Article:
China’s EXIM Bank (Export-Import Bank of China) provided more loan to Africa than the World Bank in the last decade.
According to Fitch Ratings, a UK-based rating company, EXIM Bank extended about $67.2 billion to to sub-Saharan Africa between 2001 and 2010.
World bank, on the other hand, provided $54.7 billion to the region in that period. Thus, $12.5 billion lesser than EXIM Bank.
The rating company indicated that:
‘China also plays a crucial role as a trading partner, although some countries benefit more than others. 17% of Africa’s exports and 14% of Africa’s imports are now with China. The EU is still Africa’s largest trading partner, but we estimate that within 10 years China will be a more important trade partner than both the US and EU’.
Here is the Fitch Rating’s Dec. 7, 2011 press release:
China Plays Crucial Role in Sub-Saharan Africa’s Growth
China has a critical role as a lender and trade partner to sub-Saharan Africa (SSA) as well as an indirect role through its demand for raw materials that drives up commodity prices. SSA is probably more exposed to a slowdown in China than to a recession in the eurozone.
Chinese direct investment and bi-lateral lending is funding much of the region’s infrastructure development. We estimate that total EXIM lending to Africa reached USD67.2bn between 2001 and 2010, exceeding World Bank lending to Africa. The majority of the Chinese loans are infrastructure related. These include a USD10bn loan to Ghana for railway and energy infrastructure and a USD500mn loan to Angola for roads. In addition to lending the money for infrastructure projects, Chinese companies are often building them and providing labour.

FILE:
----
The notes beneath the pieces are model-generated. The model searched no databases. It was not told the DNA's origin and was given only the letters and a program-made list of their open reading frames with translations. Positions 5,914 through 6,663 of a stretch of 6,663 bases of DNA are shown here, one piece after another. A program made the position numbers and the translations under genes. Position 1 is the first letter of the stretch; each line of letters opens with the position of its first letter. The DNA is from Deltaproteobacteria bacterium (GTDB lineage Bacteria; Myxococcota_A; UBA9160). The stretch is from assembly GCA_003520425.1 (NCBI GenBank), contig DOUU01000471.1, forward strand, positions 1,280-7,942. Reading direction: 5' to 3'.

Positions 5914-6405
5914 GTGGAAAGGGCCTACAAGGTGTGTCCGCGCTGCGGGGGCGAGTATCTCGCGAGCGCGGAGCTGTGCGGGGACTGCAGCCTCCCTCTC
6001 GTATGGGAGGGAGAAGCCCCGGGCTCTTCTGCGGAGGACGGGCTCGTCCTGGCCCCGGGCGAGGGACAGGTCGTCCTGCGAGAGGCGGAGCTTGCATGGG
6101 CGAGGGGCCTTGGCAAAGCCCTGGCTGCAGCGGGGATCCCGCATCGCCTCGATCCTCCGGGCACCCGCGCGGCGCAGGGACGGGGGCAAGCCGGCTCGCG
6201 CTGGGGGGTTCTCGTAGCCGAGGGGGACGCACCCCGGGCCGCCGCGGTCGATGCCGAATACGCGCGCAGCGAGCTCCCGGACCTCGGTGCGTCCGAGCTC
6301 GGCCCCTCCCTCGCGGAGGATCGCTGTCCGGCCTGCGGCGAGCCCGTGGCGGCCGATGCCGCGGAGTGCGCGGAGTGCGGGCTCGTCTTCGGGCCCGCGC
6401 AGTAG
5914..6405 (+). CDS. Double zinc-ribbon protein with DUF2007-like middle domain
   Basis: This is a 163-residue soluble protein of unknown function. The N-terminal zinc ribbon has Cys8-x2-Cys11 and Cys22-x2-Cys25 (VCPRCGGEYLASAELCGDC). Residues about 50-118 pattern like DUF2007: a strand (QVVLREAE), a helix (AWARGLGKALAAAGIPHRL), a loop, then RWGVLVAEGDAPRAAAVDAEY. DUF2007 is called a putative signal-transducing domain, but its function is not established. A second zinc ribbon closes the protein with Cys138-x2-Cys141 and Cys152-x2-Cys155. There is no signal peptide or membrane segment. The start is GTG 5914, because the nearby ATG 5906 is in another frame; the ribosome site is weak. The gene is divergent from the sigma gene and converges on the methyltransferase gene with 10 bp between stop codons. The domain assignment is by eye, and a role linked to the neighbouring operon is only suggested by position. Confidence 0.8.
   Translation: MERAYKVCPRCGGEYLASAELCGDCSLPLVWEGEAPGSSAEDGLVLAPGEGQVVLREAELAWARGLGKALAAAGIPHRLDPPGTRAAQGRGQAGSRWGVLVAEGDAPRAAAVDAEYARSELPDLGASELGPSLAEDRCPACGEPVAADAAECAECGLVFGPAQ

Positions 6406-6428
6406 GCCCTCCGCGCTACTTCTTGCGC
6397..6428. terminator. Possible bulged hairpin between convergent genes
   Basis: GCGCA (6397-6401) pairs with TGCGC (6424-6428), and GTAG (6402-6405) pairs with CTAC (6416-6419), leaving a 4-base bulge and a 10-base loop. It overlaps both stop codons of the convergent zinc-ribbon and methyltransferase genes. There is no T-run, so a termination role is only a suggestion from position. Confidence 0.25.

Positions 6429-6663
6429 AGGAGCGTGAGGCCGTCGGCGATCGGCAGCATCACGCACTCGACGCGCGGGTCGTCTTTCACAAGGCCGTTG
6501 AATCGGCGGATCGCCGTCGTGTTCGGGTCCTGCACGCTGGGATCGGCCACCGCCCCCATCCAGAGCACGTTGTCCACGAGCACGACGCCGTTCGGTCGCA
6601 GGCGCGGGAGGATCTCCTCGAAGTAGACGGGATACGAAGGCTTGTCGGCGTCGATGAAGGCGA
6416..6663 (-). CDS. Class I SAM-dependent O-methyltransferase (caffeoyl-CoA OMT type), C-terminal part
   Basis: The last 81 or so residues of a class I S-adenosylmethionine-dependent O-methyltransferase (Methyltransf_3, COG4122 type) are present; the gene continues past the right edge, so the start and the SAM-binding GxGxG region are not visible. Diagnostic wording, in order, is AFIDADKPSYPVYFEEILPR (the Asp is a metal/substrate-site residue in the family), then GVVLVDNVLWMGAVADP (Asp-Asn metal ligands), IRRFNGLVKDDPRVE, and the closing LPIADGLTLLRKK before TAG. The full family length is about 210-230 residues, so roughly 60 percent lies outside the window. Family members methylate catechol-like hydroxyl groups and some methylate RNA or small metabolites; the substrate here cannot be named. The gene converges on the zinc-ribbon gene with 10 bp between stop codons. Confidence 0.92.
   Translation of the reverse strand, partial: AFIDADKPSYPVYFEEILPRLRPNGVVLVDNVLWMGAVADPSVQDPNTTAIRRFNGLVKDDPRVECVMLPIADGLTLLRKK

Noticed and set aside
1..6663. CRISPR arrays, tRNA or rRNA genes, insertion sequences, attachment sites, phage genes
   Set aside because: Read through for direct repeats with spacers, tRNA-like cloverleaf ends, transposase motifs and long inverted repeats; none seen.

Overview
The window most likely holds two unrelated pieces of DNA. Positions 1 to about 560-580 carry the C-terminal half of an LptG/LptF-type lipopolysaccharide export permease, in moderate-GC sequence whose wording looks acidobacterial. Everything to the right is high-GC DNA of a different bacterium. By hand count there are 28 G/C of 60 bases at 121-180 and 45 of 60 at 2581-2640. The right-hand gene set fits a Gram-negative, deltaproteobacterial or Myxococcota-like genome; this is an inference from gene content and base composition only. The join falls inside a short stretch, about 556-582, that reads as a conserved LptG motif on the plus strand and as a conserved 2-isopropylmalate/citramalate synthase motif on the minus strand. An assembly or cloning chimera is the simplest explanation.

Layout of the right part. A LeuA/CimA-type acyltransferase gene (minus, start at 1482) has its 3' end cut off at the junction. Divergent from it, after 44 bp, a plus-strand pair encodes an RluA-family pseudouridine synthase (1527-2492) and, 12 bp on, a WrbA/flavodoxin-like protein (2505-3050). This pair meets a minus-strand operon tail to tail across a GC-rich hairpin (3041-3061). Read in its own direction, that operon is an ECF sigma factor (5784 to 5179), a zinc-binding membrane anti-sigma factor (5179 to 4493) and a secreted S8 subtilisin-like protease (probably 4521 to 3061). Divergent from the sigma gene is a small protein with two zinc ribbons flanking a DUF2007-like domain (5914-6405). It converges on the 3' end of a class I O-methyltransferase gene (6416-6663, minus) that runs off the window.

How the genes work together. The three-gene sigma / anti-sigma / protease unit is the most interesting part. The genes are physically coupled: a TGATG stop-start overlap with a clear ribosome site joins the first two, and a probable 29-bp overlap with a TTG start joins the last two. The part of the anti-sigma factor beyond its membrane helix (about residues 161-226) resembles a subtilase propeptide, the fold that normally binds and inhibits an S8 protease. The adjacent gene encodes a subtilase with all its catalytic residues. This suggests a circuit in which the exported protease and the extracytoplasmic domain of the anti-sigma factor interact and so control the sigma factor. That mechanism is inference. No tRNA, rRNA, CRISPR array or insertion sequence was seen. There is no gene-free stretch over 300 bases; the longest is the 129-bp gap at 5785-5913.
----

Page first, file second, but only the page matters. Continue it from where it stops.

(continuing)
The World Bank estimated that poor infrastructure cuts SSA’s GDP growth by 2% a year and that annual infrastructure spending of USD93bn for the next decade is needed to close the gap. This equates to around 15% of its GDP, which is approximately what China has invested over the last 10 years. SSA’s current infrastructure spending is around half this.
China also plays a crucial role as a trading partner, although some countries benefit more than others. 17% of Africa’s exports and 14% of Africa’s imports are now with China. The EU is still Africa’s largest trading partner, but we estimate that within 10 years China will be a more important trade partner than both the US and EU.
Sub-Saharan Africa as a whole has a trade surplus with China, but among individual countries, Angola and Zambia are dominant. Most of the rest of the continent has a deficit with China.
Angola and Zambia benefit the most because 90% of African exports to China are fuels and mining products. Exports to China account for 31% of Angola’s GDP. Zambia exports copper and alloys with its exports amounting to 14% of GDP.
As well as these direct sales, China’s demand for commodities keeps prices high. China is responsible for over 60% of the world’s iron ore imports, 33% of cotton imports and 11% of oil imports. In addition, much of the growth in demand for these products is driven by China.
Source: Fitch Ratings website